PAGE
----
Hatch, N.M., Chile Festival

Americana, Featured Article, Festivals, Iconic Communities, On the Road, Seasonal, Traditions
on August 13, 2012
Stuart Englert Strands of colorful peppers, called ristras, hang at a roadside stand in Hatch, N.M.

Jimmy Lytle, 68, kneels in a farm field north of Hatch, N.M., and plucks a large green pepper from a plant soaking up the blazing summer sun. Using a tape measure, Lytle checks the length of the chile.

“Sixteen inches from point to stem,” says Lytle, adjusting his cowboy hat. “That might be the new world record.”

A third-generation chile farmer, Lytle knows plenty about growing oversized peppers. During the 1970s, his father, Jim, helped develop the Big Jim variety, the largest chile in the world, and in 1988, his mother, June, set the record for the longest chile with a 13-inch pod.

The town of Hatch (pop. 1,648) has been associated with chiles since the 1920s when June’s father, Joseph Franzoy, homesteaded in the Hatch Valley and began growing peppers to sell to miners in Silver City, N.M. Today, a fourth generation of the Franzoy family carries on the tradition, helping Hatch maintain its reputation as the Chile Capital of the World.

Signature crop
Chiles are New Mexico’s signature crop and a staple of Southwestern cuisine, along with beans, corn, onions and tomatoes. Be they hot, medium or mild, chiles add flavor, heat and color to enchiladas, chile relleno (stuffed chile), soups, stews, salsas, sauces and spices.

“I’d say everyone [in Hatch] eats chile at least once a day,” says Shayne Franzoy, 38, supervising the harvest on his family’s Chile River Farms, north of Hatch.

“My father ate chile every meal,” adds Shayne’s father, Jerry Franzoy, 68.

After chiles are harvested, they’re hauled to food processors where the green and red pods are canned, dried, frozen or shipped fresh to grocery stores and restaurants across the nation.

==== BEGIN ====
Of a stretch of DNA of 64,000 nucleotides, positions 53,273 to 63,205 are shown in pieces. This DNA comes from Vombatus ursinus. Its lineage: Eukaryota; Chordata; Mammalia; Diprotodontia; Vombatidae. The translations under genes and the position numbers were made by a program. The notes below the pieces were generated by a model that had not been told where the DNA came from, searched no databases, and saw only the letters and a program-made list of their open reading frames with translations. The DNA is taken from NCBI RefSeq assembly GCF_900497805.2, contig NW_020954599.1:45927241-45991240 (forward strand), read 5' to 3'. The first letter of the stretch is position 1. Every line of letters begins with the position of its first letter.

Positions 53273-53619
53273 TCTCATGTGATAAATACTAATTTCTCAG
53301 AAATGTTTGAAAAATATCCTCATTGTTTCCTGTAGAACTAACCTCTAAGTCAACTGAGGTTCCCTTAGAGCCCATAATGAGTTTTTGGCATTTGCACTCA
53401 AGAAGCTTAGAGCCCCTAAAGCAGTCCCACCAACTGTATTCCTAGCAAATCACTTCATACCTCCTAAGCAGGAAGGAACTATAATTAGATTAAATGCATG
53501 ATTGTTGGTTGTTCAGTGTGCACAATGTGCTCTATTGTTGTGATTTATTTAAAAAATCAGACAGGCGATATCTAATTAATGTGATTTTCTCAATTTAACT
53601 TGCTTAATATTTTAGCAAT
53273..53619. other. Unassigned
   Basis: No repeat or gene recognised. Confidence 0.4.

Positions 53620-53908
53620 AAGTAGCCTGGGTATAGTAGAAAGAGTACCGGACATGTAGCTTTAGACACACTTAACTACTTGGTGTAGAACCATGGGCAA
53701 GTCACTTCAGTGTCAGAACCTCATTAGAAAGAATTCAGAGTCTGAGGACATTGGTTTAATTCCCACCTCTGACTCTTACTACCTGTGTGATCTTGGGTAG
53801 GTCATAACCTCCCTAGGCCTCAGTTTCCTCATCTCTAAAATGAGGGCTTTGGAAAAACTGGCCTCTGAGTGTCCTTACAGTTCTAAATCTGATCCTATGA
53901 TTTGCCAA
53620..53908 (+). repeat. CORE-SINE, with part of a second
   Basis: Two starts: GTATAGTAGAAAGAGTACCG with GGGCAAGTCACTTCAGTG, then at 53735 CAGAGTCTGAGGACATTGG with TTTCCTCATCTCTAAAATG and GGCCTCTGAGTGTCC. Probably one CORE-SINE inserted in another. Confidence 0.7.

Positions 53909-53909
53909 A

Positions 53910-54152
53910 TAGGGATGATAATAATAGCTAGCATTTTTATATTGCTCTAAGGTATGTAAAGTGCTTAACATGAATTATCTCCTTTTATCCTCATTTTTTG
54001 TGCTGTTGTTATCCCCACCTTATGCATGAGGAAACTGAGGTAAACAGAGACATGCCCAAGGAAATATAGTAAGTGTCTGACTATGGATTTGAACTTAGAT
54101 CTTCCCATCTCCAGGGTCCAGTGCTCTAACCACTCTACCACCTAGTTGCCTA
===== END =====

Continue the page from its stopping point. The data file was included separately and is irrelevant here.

Festival weekend
Each Labor Day weekend, Hatch residents celebrate the harvest with a festival that showcases the town’s famous and fiery crop. The celebration began in 1971 as a small gathering of chile growers and has grown into the town’s premier event, attracting up to 20,000 people annually.

The festival features a parade, queen contest, carnival, live music, chile tossing and eating contests, and more than 100 vendors selling chile-related food and merchandise, including chile cheeseburgers and green chile ice cream, chile cookbooks and chile-scented candles, strands of dried red peppers and tons of flame-roasted green chiles.

“You roast chiles to remove the skin and to bring out the flavor,” says Dagoberto Valverde, 31, manning a chile-roasting stand.

Some chile lovers go to great lengths to get their chile fix.

Last September, Jim and Jackie Johnson drove 1,036 miles from Little Rock, Ark., to pick up their annual supply—160 pounds—of Hatch green chilies, which they planned to roast and freeze on Labor Day.

“We eat them on almost everything,” says Jim, 47, after loading four 40-pound burlap sacks into the back of a rented SUV at Hatch Chile Express.

“It’s almost like having salt and pepper on the table,” adds Jackie, 47.

Such culinary cravings don’t surprise store manager Jo Lytle, 66. “A day without chile is like a day without sunshine,” she says.

During last year’s Hatch Chile Festival, Lytle’s husband, Jimmy, wowed the crowd with his giant chile peppers, including one that measured 17 inches long, which he planned to document and submit to Guinness World Records.

“We are going to try to break the record again next year,” Lytle says. “We’re going to see if we can’t grow a 20-incher.”